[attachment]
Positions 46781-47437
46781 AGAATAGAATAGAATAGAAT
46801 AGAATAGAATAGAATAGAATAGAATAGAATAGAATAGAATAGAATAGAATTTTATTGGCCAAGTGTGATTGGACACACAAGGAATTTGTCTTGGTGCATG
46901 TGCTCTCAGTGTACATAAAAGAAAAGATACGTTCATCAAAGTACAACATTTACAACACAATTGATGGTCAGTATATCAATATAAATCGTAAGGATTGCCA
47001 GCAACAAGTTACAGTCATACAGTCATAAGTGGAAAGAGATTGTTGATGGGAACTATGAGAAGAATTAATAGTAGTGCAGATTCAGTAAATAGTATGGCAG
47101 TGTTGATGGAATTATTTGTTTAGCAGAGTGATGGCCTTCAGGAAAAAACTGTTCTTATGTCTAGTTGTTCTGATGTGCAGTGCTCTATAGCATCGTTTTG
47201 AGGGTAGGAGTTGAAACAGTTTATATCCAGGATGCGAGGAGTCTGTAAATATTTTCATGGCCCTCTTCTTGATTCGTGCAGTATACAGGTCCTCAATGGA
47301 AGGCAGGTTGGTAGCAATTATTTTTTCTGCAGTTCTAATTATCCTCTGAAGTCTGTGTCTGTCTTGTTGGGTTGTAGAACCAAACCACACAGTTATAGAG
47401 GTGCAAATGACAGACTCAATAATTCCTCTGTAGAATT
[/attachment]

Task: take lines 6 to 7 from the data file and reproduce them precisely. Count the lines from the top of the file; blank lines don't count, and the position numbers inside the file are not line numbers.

47101 TGTTGATGGAATTATTTGTTTAGCAGAGTGATGGCCTTCAGGAAAAAACTGTTCTTATGTCTAGTTGTTCTGATGTGCAGTGCTCTATAGCATCGTTTTG
47201 AGGGTAGGAGTTGAAACAGTTTATATCCAGGATGCGAGGAGTCTGTAAATATTTTCATGGCCCTCTTCTTGATTCGTGCAGTATACAGGTCCTCAATGGA